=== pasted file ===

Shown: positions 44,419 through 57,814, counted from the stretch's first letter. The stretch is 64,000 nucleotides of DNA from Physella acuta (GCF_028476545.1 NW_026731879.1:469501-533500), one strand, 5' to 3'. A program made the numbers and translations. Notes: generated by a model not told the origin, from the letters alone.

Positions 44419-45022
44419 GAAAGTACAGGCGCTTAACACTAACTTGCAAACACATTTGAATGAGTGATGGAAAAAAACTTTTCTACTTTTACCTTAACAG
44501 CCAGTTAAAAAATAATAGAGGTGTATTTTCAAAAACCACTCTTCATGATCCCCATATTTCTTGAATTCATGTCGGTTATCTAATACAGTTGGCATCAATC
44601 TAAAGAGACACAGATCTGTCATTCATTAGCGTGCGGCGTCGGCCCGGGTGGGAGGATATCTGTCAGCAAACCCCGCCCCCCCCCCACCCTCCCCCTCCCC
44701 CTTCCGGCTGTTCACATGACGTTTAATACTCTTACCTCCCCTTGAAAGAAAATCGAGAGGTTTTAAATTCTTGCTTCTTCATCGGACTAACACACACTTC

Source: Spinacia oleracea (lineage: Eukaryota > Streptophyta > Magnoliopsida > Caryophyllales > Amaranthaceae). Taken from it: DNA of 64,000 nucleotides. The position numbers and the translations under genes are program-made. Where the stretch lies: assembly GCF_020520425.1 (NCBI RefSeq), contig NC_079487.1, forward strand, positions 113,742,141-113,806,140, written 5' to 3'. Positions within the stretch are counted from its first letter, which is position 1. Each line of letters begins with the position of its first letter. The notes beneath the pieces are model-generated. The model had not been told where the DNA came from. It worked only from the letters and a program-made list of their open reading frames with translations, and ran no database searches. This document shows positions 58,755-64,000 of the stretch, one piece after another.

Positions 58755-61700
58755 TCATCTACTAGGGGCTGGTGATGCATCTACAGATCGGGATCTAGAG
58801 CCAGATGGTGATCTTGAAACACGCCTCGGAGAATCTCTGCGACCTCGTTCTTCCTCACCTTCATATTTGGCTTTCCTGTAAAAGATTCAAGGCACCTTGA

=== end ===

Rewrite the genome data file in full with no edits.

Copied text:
Shown: positions 44,419 through 57,814, counted from the stretch's first letter. The stretch is 64,000 nucleotides of DNA from Physella acuta (GCF_028476545.1 NW_026731879.1:469501-533500), one strand, 5' to 3'. A program made the numbers and translations. Notes: generated by a model not told the origin, from the letters alone.

Positions 44419-45022
44419 GAAAGTACAGGCGCTTAACACTAACTTGCAAACACATTTGAATGAGTGATGGAAAAAAACTTTTCTACTTTTACCTTAACAG
44501 CCAGTTAAAAAATAATAGAGGTGTATTTTCAAAAACCACTCTTCATGATCCCCATATTTCTTGAATTCATGTCGGTTATCTAATACAGTTGGCATCAATC
44601 TAAAGAGACACAGATCTGTCATTCATTAGCGTGCGGCGTCGGCCCGGGTGGGAGGATATCTGTCAGCAAACCCCGCCCCCCCCCCACCCTCCCCCTCCCC
44701 CTTCCGGCTGTTCACATGACGTTTAATACTCTTACCTCCCCTTGAAAGAAAATCGAGAGGTTTTAAATTCTTGCTTCTTCATCGGACTAACACACACTTC

Source: Spinacia oleracea (lineage: Eukaryota > Streptophyta > Magnoliopsida > Caryophyllales > Amaranthaceae). Taken from it: DNA of 64,000 nucleotides. The position numbers and the translations under genes are program-made. Where the stretch lies: assembly GCF_020520425.1 (NCBI RefSeq), contig NC_079487.1, forward strand, positions 113,742,141-113,806,140, written 5' to 3'. Positions within the stretch are counted from its first letter, which is position 1. Each line of letters begins with the position of its first letter. The notes beneath the pieces are model-generated. The model had not been told where the DNA came from. It worked only from the letters and a program-made list of their open reading frames with translations, and ran no database searches. This document shows positions 58,755-64,000 of the stretch, one piece after another.

Positions 58755-61700
58755 TCATCTACTAGGGGCTGGTGATGCATCTACAGATCGGGATCTAGAG
58801 CCAGATGGTGATCTTGAAACACGCCTCGGAGAATCTCTGCGACCTCGTTCTTCCTCACCTTCATATTTGGCTTTCCTGTAAAAGATTCAAGGCACCTTGA